Celluloid Heroes: My Favorite Posters of the Decade

With all the different ways that studios can market a movie these days, it’s nice to see that movie posters haven’t completely fallen by the wayside. Sometimes, a single image can make or break my interest in a film, and though trailers speak louder than posters, it certainly helps when you’ve got a kick-ass one to display in movie theaters. As part of our look back at the movies of the 2000s, here are some of my favorite posters from the last decade. You’ll probably notice that a good percentage of them come from the last two years, and while that may be representative of studios having to be more creative than ever, I think it’s more just a result of my constantly evolving taste.

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“Antichrist” (2009)

Lars von Trier’s latest film has been stirring up controversy ever since its premiere at the Cannes Film Festival earlier this year. I still haven’t seen it myself (and I’m guessing I’ll probably hate it when I do), but this poster is great nonetheless. It’s both beautiful and ugly in its marriage of eroticism and nature, and the chaotic lettering crudely written across the image gives you a pretty good idea that you’re not about to see just any ordinary film.

“Cold Souls” (2009)

Paul Giamatti has a great face, so it only makes this Matryoshka doll concept that much more interesting. When viewed in context of the movie’s plot – about a suffering artist (Giamatti playing a fictional version of himself à la “Being John Malkovich”) who stores his soul for safe keeping – it also says everything without really saying anything at all.

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“Grace” (2009)

In terms of sheer grotesqueness, the indie horror film, “Grace,” takes the cake for its simplistic blood-in-a-baby-bottle. The fly perched on top is also a nice touch. Still, there’s something quite alluring about the image in that it doesn’t so much make you sick (like the posters for Eli Roth’s “Hostel: Part II”) as it does curious about the movie.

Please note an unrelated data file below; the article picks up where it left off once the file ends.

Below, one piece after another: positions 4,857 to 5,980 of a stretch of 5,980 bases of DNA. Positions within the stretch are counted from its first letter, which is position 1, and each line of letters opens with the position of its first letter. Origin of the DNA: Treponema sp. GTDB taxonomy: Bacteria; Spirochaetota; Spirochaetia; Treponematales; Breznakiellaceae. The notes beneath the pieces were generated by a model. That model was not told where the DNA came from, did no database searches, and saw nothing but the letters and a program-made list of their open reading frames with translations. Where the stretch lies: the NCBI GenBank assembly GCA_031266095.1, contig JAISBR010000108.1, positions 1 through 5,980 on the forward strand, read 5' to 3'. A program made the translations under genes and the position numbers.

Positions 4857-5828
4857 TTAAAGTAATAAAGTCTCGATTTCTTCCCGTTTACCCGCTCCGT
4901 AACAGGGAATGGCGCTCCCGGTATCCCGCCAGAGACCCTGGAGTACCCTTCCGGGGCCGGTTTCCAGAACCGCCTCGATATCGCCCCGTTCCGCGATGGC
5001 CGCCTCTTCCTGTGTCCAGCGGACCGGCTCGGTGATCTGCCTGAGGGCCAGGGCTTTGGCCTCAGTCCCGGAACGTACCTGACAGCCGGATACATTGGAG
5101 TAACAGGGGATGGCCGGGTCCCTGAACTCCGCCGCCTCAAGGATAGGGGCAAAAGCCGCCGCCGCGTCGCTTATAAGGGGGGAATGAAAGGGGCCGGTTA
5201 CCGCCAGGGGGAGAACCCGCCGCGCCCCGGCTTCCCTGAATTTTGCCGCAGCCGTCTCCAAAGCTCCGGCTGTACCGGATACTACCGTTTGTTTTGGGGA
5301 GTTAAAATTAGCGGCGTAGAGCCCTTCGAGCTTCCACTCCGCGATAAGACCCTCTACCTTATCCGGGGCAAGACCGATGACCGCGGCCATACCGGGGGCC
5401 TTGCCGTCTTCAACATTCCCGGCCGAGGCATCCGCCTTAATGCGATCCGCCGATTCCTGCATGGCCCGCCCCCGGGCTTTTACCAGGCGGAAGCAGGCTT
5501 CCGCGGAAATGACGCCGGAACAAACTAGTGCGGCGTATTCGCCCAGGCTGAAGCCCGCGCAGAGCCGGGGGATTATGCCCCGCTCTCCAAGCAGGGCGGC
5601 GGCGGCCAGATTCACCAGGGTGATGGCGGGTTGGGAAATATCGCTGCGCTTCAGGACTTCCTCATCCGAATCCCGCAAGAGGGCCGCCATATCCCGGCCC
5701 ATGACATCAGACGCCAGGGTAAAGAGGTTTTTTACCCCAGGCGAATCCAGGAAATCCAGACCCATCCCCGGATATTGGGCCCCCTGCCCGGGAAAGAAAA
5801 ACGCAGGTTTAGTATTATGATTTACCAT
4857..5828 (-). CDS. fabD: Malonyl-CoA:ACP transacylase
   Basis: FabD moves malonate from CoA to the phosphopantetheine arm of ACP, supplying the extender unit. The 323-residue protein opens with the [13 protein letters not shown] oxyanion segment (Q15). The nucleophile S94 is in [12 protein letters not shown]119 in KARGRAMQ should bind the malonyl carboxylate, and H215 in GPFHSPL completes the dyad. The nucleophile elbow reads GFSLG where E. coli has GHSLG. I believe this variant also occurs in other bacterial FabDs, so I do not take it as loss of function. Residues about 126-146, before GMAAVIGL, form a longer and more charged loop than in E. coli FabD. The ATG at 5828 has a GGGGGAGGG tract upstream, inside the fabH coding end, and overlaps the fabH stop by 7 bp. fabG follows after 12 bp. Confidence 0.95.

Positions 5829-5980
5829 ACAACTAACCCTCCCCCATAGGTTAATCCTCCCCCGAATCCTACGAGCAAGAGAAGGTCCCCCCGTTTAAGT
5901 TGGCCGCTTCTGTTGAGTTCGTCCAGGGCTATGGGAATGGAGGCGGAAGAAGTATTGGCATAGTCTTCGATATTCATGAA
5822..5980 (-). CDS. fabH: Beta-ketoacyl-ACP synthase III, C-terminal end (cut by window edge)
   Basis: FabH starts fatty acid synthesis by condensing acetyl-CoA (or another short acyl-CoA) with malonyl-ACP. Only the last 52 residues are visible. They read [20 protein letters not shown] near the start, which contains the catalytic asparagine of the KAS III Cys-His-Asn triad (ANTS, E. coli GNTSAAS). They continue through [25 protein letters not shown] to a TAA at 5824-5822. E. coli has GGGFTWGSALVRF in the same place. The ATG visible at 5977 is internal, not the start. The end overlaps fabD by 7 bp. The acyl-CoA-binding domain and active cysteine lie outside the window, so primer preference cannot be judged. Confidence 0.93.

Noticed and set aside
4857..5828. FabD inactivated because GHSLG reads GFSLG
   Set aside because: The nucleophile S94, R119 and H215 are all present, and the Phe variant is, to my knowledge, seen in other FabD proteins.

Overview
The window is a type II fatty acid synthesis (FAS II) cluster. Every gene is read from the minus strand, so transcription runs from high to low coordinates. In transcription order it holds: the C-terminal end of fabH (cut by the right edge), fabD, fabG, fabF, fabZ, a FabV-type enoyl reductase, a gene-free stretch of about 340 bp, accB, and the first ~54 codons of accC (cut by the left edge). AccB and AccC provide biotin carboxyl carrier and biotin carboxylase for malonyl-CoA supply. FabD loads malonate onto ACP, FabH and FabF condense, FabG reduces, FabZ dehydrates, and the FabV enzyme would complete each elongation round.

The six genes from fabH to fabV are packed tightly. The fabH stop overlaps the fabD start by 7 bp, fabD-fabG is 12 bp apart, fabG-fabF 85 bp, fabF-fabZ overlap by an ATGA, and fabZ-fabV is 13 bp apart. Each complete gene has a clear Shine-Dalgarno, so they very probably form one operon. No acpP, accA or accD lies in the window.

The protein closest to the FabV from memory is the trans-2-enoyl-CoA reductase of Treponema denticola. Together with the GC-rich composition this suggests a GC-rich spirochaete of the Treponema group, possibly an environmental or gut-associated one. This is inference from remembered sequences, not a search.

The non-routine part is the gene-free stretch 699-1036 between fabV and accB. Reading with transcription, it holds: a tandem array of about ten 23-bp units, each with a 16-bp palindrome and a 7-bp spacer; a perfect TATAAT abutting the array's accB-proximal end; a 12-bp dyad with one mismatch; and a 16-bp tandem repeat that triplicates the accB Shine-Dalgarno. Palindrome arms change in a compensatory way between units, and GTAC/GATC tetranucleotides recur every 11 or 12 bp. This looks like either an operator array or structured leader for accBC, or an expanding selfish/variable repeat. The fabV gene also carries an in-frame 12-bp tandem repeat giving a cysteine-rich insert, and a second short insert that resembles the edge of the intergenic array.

“Moon” (2009)

There’s certainly not a lot going on in the official poster to Duncan Jones’ directorial debut, but it mimics the quiet tone of the film perfectly. That trippy stereoscopic sphere stationed behind Sam Rockwell steals my attention every time, and that’s all you can really ask for from a poster.

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Hell Ride

There’s a rule of thumb to follow regarding movies involving Quentin Tarantino: those he writes and directs are usually good, and those he produces are usually bad. There are a few exceptions to both sides of this rule (perhaps most famously Zhang Yimou’s “Hero”) which led me to believe that “Hell Ride” could be a fun little film, but as it turns out, it’s yet another low-rent vanity project from one of QT’s less-talented friends. Larry Bishop writes, directs and stars as Pistolero, president of the Victors biker gang. When one of their own is tortured and killed by rival gang member Billy Wings (Vinnie Jones) of the Six Six Sixers, Pistolero teams up with his two most trusted members, The Gent (Michael Madsen) and Commanche (Eric Balfour), and sets out to exact revenge.

Hell Ride

Unfortunately, the film isn’t even remotely as entertaining as the red band trailer makes it out to be, and in the process, puts some really cool characters to waste. Bishop sure has the look of a badass biker, but he can’t act the part, nor can he write the kind of dialogue Tarantino is famous for. He certainly tries with these silly rhymes and play-on-word conversations that he must think sound ultra-hip, but they only make the boring mess of a plot even that much more difficult to sit through. Only Dennis Hopper and David Carradine (as veteran members of the rival gangs) truly deliver performances worth remembering, and it’ll make you wish the film spent more time developing their characters instead of focusing so much time and energy on Bishop getting his freak on with a horde of naked chicks. “Hell Ride” may sound like one hell of a time, but you’d be better off checking out FX’s “Sons of Anarchy” instead.

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